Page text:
Gold not glittering as Y2K investment havengreenspun.com : LUSENET : TimeBomb 2000 (Y2000) : One Thread
Gold not glittering as Y2K investment haven
Special to CNET News.com
December 2, 1999, 7:30 a.m. PT
NEW YORK--Blink and you might have missed the brief Y2K gold rush, which fizzled out weeks before any mayhem might arise from programming glitches in the world's computers, analysts said.
Almost none of gold's advance from near 20-year lows in September and October is attributed to safe-haven hoarding of coins and bars before Jan. 1, analysts said.
And there has been no speculation that gold would benefit if out-of-date computers wreaked midnight havoc by misreading the last two digits in the year 2000 as 1900, they added.
"Some of the buying was Y2K-related but I don't think it was a significant amount to substantially impact prices," said David Rinehimer, director of commodities research at Salomon Smith Barney. "If anything, it faded as we got close to the end of the year." The ambivalent attitude toward gold in private and central bank portfolios is a millennial reminder that the metal has lost its age-old status as an investment that protects personal wealth and insures national currencies in uncertain times.
Far from serving as shelter against an analog apocalypse, investors who feared disposal plans by the Bank of England, the International Monetary Fund and the Swiss National Bank shunned gold for much of 1999; the metal was no longer seen as an important part of monetary reserves.
Sentiment strengthened in September after Britain's second bimonthly auction of reserve bullion met surprisingly robust demand, kicking off the rally that hit a two-year high at $338 an ounce two weeks later, after European central banks pledged to curtail their market activities for five years.
But on Monday the third sale of gold under Britain's program to reduce its stockpile by 415 tons to 300 tons was a disappointment. Investors did not jump at the opportunity to buy metal before year-end at a big discount from the highs.
"One thing [the auction] shows is gold is clearly not attracting any sort of Y2K interest," said William O'Neill, director of futures research at Merrill Lynch.
Metals research firm CPM Group said in its 1999 Gold Survey that Y2K buying occurred in the first four months of the year, before tapering off in the second and third quarters. According to CPM, sales of the U.S. Eagle gold coin are on track to set record sales volumes in 1999, though no more than one-fifth of these were attributable to investor Y2K buying.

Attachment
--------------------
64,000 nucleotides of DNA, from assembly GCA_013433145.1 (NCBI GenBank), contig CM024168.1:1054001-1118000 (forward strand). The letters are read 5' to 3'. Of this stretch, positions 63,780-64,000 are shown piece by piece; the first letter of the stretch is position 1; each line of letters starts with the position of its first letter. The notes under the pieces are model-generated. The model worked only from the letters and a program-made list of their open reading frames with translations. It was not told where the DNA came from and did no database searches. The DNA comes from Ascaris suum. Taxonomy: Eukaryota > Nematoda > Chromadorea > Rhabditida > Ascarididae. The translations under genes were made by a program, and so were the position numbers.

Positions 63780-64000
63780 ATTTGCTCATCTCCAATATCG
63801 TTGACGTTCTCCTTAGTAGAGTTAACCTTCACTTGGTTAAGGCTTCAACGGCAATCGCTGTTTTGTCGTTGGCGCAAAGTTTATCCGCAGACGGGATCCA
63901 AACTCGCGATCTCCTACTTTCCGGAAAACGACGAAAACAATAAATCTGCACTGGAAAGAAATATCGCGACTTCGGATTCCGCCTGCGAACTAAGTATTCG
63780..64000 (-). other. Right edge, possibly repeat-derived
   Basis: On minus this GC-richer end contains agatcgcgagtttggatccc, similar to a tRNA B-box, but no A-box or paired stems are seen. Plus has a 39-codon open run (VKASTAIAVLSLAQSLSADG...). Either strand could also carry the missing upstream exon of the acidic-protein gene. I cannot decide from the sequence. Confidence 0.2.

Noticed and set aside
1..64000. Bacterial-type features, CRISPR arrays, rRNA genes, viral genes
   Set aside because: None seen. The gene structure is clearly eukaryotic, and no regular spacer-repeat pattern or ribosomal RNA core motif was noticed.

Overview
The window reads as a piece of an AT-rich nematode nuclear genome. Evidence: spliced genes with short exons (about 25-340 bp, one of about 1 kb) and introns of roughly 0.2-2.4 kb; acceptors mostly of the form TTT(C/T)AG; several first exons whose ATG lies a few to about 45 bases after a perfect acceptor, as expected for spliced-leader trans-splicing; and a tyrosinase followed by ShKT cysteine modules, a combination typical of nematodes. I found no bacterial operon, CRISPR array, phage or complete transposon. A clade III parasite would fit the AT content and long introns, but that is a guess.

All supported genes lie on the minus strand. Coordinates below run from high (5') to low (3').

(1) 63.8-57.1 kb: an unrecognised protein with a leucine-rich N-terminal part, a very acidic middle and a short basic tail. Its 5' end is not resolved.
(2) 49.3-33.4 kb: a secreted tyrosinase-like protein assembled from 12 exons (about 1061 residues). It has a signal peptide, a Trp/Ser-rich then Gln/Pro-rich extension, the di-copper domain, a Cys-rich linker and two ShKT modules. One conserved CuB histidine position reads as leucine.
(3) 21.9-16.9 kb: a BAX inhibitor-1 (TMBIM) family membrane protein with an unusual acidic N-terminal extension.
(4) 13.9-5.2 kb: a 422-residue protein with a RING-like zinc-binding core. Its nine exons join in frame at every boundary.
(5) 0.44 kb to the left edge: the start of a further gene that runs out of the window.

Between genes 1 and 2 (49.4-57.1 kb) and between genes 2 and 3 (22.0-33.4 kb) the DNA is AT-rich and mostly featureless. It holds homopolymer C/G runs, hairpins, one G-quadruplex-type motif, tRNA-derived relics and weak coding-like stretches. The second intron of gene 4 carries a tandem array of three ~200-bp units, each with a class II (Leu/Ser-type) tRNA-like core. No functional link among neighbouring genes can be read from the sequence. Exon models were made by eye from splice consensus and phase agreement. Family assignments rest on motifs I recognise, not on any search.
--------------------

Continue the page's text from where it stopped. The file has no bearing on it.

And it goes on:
Golden Eagle sales reached 1.71 million ounces in the first three quarters, compared to 1.84 million in the whole of 1998.
FideliTrade, a Delaware bullion investment firm, said Eagles were priced at a big premium over Canadian and Australian gold coins because even some sophisticated investors thought U.S. dollar-denominated coins would be handier in any disruption of the economy or financial system on Jan. 1.
"If conditions get so bad that cash isn't available for a long term, people think they are going to go to the drug store or grocery store and buy their goods using bullion coins," FideliTrade managing director Michael Clark said.
"The one-ounce coin has a $50 face value and goes for over $300. So you are going to buy a $300 item today with the expectation that, first of all, it's going to be negotiable, and secondly, that you are going to negotiate it for $50," he said. "How logical is that?"
Some investors and dealers took positions in futures and options to hedge potential Y2K risk, but are unwinding those structures, fairly confident that systems at U.S. financial firms, utilities and government agencies are ready for the date change in four weeks. "What we saw early in the year was more a move to risk aversion than anything else," said Dinsa Mehta, head of global commodities and foreign exchange options for Chase Manhattan Bank.
"As we come up to a very calm year-end, people are finding that they are over-inventoried in many risk dimensions that would have kept them reversed from Y2K risk," he said.
Story Copyright ) 1999 Reuters Limited. All rights reserved.
-- Another Perspective (firstname.lastname@example.org there), December 02, 1999
I have no gold - but, I envy those who do. I feel strongly if TSHTF, gold prices will skyrocket. I used-up all my "brownie-points" with the Mrs. prepping with basics like food & water.
-- Anonymous999 (Anonymous999@Anonymous999.xxx), December 02, 1999.
I didn't even tell the Mrs.
Last night she went shopping and bought extra diapers which were "on sale" plus extra baby food. Didn't have the heart to tell her that I have that covered too.
-- nothere nothere (email@example.com), December 02, 1999.
4000 shares pepsi PEP Symbol.Up 3.9% = $5100.00 profit. Cashing out now.See you at the Mall.
-- gone shopping (firstname.lastname@example.org), December 02, 1999.
Hot dog! Gold prices down again? That means I can afford to buy SOME MORE!! Yay!
-- Liz Pavek (email@example.com), December 02, 1999.
Gold prices tend to rise when markets are nervous.
The markets have been temporarily calmed.
Wednesday November 17, 7:10 pm Eastern Time
Fed's Y2K liquidity measures keep markets calm
By Ross Finley
NEW YORK, Nov 17 (Reuters) - While the Federal Reserve has financial markets guessing whether Tuesday's interest-rate increase may be the last for several months, the central bank has taken great pains to quell fears about year-end liquidity.
The Fed has put in place a series of measures to make sure markets work smoothly when the clocks on the world's computers change over to 2000 and investors decide whether to hold their positions or convert to cash because of fears of technology-related disruptions on the financial markets.
New York Federal Reserve Bank President William McDonough affirmed on Wednesday that the Fed had ``gone a long way'' toward addressing year-end liquidity fears that peaked in August and September of this year.
Analysts, economists, market players and primary dealers -- the firms that conduct securities transactions with the New York Fed -- agreed.
``It's certainly been useful -- it's a valuable backstop to have there. The mere fact that the Fed has been so aggressive has been helpful,'' said Lou Crandall, chief economist at R.H. Wrightson & Associates.